In pastoral ministry I have had many experiences where people approach me with this sentence: “Pastor, we need to talk with you.”
I can usually differentiate between a person going through crisis who needs help and a person who is angry with me over something I have done or said.
At first I had no clue how to handle these critical meetings. I wanted to focus this article on some practical things I have learned to remember before stepping into a meeting with a person or a group of people who seem angry about something you have done or said. I have made several mistakes in this area of pastoral ministry, and it has only made me a better pastor.
I hope this might be of help to you as a pastor when God’s sheep come at you with sharp teeth.
I can honestly say some of the most humiliating things can happen in meeting with angry people. People can lash out and hit you right where it hurts the most. People you thought were your friends can turn on you in the most personal ways in local church ministry. You can begin to develop a defensive and prideful heart after several years of pastoral ministry if you do not remember what humility is all about.
Remember: The local church is not about me.
2. God’s Sovereignty.
God is in complete control of the situation. He knows what you are walking into, and he will speak to your heart about it before, during and after the meeting if you will listen and trust Him.
Remember: Nothing that happens in this meeting will surprise God.
3. Your forehead.
God has a way of working problems out in these meeting. Some people need to hear their words bounce off of your forehead in order to identify the location of their hearts. People actually surprise themselves with some of the horrible things they say.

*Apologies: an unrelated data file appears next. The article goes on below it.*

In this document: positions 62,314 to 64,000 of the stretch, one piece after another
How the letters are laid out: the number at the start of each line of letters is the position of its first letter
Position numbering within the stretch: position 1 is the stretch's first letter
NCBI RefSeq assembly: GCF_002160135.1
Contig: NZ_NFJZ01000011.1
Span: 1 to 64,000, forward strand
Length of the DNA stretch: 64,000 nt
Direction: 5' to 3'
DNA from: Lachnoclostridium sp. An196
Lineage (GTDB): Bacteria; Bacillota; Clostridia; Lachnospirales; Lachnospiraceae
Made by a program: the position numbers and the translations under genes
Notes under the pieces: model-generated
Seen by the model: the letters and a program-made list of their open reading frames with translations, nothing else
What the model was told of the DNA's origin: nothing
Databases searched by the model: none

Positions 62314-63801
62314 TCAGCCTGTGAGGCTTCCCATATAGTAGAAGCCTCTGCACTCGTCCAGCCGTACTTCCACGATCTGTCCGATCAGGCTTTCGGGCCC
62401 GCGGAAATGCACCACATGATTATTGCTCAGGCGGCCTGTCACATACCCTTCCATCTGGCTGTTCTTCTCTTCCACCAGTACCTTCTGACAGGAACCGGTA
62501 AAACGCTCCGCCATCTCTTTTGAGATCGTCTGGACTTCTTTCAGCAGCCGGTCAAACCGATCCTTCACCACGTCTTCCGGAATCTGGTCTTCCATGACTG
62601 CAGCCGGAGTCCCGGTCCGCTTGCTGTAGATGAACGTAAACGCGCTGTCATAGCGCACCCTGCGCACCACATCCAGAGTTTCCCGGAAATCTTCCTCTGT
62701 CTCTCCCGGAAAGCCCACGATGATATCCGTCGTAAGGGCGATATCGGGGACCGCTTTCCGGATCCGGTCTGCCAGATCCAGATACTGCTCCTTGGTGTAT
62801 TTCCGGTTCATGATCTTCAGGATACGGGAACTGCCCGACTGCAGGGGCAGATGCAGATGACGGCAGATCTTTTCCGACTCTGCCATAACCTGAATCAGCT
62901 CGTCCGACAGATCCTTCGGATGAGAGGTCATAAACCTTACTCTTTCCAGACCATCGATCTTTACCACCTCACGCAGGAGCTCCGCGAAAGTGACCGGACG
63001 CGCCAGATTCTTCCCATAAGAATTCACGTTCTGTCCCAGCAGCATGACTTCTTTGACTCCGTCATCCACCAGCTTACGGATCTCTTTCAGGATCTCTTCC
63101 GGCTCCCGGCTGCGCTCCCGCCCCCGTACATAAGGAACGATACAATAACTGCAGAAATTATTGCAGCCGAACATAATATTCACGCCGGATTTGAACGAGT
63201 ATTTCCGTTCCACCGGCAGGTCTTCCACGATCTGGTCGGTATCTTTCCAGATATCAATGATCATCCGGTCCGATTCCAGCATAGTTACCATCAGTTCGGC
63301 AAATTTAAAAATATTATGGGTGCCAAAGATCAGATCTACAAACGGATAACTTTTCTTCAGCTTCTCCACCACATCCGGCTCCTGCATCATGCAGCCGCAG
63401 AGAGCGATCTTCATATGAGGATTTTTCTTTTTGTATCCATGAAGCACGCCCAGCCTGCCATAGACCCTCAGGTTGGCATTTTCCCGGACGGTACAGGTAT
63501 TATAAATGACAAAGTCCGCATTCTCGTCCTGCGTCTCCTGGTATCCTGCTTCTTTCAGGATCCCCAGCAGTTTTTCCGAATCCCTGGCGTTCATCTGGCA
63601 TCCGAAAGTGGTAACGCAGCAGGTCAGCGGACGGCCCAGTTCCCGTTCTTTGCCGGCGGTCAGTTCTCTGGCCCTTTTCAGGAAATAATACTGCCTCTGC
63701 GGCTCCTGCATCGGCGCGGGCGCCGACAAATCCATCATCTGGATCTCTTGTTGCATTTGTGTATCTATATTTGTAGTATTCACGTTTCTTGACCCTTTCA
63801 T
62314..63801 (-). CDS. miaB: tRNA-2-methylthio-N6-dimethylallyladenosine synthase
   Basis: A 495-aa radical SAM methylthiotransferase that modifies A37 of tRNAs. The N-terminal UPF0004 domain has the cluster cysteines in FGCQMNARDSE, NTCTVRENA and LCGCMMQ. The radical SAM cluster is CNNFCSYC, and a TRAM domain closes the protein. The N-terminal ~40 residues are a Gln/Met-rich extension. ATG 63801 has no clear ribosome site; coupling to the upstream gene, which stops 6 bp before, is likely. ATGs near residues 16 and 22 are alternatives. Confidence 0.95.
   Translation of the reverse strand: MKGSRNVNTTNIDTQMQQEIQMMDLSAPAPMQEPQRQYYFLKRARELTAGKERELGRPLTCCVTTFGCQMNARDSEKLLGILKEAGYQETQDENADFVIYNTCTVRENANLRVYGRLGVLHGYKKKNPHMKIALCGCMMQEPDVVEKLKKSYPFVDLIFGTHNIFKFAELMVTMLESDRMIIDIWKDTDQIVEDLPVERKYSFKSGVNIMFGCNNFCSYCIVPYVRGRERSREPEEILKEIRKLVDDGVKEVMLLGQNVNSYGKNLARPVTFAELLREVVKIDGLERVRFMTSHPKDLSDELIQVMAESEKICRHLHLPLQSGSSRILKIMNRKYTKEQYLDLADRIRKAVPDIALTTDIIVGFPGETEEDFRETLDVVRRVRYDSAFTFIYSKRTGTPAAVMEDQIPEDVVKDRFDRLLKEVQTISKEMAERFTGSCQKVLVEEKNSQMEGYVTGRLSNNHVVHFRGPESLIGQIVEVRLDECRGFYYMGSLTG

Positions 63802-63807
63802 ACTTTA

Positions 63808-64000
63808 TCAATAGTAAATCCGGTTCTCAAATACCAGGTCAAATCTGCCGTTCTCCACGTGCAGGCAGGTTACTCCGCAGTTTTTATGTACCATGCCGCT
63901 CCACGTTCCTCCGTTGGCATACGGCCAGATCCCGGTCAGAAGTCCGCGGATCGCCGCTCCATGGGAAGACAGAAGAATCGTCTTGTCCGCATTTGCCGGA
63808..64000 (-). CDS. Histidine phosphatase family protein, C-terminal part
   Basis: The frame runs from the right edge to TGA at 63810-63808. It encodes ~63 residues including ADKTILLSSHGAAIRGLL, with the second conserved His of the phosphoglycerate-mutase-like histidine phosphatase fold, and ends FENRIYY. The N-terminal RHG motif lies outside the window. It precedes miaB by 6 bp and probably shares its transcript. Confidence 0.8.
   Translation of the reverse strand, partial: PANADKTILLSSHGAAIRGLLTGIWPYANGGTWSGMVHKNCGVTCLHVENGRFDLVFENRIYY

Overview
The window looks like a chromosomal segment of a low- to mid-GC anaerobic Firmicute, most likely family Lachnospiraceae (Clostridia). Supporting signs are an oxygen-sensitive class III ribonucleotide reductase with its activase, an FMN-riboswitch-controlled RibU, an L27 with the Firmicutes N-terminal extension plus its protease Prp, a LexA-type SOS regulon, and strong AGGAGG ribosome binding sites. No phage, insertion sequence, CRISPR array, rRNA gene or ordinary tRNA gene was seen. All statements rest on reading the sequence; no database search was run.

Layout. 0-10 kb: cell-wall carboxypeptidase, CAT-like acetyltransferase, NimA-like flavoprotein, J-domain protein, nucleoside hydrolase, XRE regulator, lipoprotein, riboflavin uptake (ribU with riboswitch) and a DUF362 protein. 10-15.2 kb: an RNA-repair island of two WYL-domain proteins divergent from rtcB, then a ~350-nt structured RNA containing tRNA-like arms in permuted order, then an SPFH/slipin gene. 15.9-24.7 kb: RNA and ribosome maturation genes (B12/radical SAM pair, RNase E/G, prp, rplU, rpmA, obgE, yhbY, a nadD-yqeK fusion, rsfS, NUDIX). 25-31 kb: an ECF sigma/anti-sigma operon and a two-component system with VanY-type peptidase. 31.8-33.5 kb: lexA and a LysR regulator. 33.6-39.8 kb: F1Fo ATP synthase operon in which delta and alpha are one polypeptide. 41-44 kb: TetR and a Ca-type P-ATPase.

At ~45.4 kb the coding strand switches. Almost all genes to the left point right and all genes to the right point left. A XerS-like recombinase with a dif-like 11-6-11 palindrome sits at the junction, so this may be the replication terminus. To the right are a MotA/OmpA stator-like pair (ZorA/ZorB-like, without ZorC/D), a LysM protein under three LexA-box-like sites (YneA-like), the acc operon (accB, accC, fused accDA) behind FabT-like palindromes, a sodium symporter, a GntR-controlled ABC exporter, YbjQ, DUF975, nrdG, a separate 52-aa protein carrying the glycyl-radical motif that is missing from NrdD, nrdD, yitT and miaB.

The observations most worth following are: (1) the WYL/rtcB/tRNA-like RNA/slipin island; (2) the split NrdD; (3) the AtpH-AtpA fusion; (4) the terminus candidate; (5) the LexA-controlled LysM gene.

Remember: Sometimes people need to hear themselves talk, and that’s why God has given you a forehead … it’s a part of His process.
4. Your abilities.
At some point in meetings where sheep get cannibalistic … your abilities will be questioned. It is good to personally question your abilities and inabilities (strengths and weaknesses) all the time as a servant of God, and in these meetings people can speak to you in a very critical way … publicly.
Remember: No one has asked you to do everything. You are not the church’s “Leatherman” or “multi-tool.” It takes a whole group of people with abilities to make the church work. It is OK to remind your critics of your limitations as a human in these meetings.
Take control and open the meeting with the Lord’s Prayer. Before I enter a meeting, I remember or pray this very pastoral passage out of Philippians 1:9-11: “And it is my prayer that your love may abound more and more, with knowledge and all discernment, so that you may approve what is excellent, and so be pure and blameless for the day of Christ, filled with the fruit of righteousness that comes through Jesus Christ, to the glory and praise of God” (ESV).
Remember: Love modeled by you in meetings like these will make an indelible mark on people.